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I'm sure someone will be along to answer your actual question, but can I ask what flooring you have in these rooms?
Wood floors and especially carpeting would help also.
 
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Old 10-18-18, 07:34 AM
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Hard wood (red oak) with area rugs in each room. We did it a few years ago (used to be tile) and were told it would help but made no impact to the floor temperature.
 
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Old 10-18-18, 07:37 AM
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While it would be a shame to cover up wood flooring, if you can't find another solution, I would think thick padding and wall to wall carpeting may be your only option.
 
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Old 10-18-18, 07:39 AM
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Thanks for the suggestion. I would rather get to fixing the cause of the issue if it is both possible and worth it...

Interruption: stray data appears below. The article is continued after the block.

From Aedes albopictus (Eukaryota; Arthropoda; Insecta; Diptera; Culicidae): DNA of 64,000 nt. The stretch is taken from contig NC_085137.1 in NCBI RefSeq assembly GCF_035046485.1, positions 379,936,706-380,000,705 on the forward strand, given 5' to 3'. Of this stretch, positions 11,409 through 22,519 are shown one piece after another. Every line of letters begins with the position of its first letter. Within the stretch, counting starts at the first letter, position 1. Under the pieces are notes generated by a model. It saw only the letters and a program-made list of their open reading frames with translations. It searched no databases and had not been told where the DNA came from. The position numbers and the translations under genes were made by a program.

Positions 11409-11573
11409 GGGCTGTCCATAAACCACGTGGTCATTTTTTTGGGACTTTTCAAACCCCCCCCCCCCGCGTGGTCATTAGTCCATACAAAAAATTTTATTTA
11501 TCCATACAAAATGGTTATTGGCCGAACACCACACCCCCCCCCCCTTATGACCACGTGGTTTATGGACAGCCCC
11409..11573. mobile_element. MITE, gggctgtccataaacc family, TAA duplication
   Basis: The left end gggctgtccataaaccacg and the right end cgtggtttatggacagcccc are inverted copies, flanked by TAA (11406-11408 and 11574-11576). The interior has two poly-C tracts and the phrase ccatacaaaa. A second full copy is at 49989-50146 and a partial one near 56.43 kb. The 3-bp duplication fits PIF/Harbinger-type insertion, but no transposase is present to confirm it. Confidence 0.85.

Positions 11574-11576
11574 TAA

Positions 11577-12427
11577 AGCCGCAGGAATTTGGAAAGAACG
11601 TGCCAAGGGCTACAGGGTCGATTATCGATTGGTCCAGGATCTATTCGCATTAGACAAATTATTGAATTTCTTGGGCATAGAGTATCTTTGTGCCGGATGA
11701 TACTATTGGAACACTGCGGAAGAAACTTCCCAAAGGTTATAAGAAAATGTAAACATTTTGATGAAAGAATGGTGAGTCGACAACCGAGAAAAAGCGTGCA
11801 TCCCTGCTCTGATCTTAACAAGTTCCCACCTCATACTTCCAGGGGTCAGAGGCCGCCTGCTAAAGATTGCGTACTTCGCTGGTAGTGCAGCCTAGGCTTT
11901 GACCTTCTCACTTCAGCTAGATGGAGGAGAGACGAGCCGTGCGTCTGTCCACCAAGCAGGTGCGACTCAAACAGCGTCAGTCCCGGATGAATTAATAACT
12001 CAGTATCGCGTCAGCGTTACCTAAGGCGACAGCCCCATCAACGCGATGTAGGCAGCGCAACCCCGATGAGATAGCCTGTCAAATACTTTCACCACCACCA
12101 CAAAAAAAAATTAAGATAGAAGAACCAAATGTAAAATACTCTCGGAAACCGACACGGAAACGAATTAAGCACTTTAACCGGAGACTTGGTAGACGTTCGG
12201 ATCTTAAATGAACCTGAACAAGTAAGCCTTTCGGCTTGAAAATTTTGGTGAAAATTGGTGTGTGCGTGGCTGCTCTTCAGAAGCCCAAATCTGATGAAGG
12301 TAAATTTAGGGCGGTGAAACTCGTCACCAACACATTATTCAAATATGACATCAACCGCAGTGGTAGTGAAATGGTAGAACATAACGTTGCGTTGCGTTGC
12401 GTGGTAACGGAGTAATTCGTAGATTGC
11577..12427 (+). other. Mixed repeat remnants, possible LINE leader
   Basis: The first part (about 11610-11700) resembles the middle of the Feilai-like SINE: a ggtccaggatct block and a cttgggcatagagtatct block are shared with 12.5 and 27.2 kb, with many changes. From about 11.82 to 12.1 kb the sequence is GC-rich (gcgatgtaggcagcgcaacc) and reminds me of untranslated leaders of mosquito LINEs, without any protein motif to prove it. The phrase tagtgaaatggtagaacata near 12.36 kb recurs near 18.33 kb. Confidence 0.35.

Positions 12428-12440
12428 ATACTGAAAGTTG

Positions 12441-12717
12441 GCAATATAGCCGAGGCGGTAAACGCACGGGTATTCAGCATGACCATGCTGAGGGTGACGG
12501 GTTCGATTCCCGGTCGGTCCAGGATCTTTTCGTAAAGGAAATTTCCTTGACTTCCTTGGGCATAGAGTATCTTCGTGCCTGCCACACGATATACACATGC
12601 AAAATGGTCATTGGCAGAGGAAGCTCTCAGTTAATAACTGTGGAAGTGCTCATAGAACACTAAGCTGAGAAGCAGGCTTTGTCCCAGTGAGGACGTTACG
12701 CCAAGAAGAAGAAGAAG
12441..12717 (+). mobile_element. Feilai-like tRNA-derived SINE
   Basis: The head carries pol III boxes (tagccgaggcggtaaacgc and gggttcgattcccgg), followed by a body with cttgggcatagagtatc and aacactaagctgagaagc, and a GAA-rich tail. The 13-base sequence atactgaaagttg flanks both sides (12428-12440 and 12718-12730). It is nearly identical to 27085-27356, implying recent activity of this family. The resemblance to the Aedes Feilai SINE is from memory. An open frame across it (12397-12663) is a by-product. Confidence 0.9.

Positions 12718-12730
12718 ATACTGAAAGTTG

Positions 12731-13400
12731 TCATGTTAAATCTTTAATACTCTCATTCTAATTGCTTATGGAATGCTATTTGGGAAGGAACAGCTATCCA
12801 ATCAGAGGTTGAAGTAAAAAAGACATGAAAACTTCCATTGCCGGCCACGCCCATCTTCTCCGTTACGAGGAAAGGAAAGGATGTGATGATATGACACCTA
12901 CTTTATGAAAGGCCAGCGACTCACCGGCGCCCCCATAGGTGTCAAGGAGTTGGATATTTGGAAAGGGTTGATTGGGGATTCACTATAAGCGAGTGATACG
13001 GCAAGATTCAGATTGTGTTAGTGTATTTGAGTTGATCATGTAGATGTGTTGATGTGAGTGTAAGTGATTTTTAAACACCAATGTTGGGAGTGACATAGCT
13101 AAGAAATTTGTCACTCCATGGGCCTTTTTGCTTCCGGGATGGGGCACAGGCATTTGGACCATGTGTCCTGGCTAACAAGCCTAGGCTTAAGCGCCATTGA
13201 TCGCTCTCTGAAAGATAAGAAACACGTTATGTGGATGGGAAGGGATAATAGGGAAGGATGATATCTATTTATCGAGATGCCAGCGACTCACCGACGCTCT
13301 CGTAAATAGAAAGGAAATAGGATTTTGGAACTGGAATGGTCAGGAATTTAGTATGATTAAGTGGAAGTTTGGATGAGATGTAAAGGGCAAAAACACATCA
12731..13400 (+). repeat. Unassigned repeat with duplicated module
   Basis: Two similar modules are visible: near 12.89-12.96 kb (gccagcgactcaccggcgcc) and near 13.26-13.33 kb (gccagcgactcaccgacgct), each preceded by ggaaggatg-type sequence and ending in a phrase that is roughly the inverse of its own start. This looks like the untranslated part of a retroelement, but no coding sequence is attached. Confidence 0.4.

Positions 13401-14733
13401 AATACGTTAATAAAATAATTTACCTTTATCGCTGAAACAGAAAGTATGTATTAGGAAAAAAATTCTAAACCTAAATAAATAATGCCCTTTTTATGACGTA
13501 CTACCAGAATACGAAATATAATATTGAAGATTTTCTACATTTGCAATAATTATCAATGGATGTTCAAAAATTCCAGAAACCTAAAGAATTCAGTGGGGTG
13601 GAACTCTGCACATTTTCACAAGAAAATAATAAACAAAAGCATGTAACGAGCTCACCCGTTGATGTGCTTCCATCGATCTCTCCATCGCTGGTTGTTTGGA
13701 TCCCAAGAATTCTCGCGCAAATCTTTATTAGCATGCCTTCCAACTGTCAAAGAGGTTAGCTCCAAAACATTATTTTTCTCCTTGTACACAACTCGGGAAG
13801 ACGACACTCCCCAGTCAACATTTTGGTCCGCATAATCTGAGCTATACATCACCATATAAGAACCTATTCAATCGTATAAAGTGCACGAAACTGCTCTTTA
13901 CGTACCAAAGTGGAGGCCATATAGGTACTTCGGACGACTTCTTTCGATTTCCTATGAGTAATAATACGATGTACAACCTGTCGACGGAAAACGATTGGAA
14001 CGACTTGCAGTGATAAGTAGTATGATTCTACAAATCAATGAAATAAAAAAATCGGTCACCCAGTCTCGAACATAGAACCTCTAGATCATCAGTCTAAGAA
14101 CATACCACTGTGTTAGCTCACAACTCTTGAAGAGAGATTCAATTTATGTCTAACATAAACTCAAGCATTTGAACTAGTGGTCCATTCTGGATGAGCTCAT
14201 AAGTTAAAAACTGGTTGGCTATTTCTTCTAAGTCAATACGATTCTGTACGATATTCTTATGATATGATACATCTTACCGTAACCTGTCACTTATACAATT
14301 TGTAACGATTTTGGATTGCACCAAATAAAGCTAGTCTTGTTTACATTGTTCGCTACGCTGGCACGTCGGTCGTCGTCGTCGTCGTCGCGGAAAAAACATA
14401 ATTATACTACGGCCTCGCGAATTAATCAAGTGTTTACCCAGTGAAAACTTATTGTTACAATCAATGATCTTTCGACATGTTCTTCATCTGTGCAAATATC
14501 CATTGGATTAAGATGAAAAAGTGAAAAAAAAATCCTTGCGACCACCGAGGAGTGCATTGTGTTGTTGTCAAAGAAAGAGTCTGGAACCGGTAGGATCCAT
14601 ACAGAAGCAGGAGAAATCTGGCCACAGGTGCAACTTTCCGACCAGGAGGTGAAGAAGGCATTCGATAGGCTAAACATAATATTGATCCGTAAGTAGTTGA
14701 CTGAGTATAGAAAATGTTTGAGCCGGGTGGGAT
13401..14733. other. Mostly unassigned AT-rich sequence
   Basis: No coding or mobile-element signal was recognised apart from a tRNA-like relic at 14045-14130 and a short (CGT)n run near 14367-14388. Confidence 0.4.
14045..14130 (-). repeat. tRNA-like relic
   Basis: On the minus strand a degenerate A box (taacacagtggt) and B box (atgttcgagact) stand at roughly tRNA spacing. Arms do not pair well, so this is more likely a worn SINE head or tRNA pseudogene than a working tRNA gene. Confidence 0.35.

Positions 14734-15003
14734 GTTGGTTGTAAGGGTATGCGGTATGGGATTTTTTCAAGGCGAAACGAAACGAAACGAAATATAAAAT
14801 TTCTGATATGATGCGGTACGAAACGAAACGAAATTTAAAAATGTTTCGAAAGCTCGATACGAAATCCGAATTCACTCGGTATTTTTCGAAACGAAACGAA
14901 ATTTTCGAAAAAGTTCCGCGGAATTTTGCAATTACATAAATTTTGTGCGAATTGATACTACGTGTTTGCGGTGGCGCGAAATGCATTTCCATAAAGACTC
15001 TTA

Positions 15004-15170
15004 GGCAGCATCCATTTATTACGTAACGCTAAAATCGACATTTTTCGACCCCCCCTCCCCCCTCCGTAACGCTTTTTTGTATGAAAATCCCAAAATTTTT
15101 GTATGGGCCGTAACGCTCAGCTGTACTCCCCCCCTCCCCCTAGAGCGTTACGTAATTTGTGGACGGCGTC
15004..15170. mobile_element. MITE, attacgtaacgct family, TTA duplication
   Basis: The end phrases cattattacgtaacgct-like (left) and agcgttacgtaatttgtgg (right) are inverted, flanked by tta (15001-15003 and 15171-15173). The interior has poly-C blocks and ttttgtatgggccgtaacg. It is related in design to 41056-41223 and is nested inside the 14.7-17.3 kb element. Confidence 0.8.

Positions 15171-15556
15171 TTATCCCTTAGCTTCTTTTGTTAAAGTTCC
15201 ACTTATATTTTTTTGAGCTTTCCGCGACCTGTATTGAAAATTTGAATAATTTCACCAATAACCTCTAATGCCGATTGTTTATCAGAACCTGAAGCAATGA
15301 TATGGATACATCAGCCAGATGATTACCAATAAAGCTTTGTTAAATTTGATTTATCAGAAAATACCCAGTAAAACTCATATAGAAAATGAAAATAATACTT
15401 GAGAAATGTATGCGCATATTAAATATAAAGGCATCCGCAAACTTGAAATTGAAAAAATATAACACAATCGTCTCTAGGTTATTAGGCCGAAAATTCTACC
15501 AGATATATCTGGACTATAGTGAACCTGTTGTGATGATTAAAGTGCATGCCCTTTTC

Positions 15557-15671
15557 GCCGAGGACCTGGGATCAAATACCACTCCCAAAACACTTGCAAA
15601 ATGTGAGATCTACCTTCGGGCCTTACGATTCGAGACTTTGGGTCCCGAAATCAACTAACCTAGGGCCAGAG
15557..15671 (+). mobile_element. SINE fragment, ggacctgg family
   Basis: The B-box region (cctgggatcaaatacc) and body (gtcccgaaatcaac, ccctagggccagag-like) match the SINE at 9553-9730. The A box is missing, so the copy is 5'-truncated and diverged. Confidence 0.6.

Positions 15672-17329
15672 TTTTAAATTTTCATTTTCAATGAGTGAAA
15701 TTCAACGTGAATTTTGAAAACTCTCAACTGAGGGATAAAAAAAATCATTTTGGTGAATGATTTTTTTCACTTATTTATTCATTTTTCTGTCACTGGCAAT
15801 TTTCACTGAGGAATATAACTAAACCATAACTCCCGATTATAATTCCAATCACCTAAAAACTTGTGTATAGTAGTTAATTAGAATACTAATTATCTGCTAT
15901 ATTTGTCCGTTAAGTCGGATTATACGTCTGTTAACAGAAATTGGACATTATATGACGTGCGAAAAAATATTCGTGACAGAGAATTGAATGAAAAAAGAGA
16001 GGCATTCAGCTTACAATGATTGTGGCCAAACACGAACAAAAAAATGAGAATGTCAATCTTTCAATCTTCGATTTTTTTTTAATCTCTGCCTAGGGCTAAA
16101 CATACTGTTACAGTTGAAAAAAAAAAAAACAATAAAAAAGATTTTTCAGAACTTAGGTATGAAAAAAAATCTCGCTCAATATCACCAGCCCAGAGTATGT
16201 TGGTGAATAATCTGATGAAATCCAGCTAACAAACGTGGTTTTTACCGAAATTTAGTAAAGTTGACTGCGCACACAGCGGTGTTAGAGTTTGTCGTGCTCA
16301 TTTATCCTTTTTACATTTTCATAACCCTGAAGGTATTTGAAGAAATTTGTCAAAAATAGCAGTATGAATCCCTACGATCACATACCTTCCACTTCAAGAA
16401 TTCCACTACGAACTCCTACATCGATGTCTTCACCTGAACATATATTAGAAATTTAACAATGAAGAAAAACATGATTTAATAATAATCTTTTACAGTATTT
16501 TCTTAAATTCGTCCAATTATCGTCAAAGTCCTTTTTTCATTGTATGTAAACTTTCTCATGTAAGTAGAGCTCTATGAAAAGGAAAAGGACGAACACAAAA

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Old 10-18-18, 09:31 AM
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If you have hot water heating you could add PEX underfloor radiant. You would either have to rip out the insulation below and add radiant between the joists (and then re-insulate) or rip out the floor and add heating between the subfloor and a new floor surface. If a change in floor height is OK you could add radiant on top of the existing floor and then a new floor on top of that. Would probably be about 1.5 inches higher.
 
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Old 10-18-18, 10:46 AM
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Unfortunately I do not, I have steam heating...
 
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Old 10-18-18, 01:27 PM
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Actually it is possible to add a hot water zone on a steam boiler. Pumped connections are made to the wet (bottom) part of the boiler and bypass valves are installed to prevent the water from getting too hot in the zone loop. Similar by pass valve arrangements are often used with hot water radiant heating to keep floor temperatures low (but warm) so I think you could consider it.
 
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Old 10-18-18, 01:33 PM
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Thanks. If there is a way to fix the issue this is what we would prefer to do...we definitely are not looking to rip up the floors we recently installed.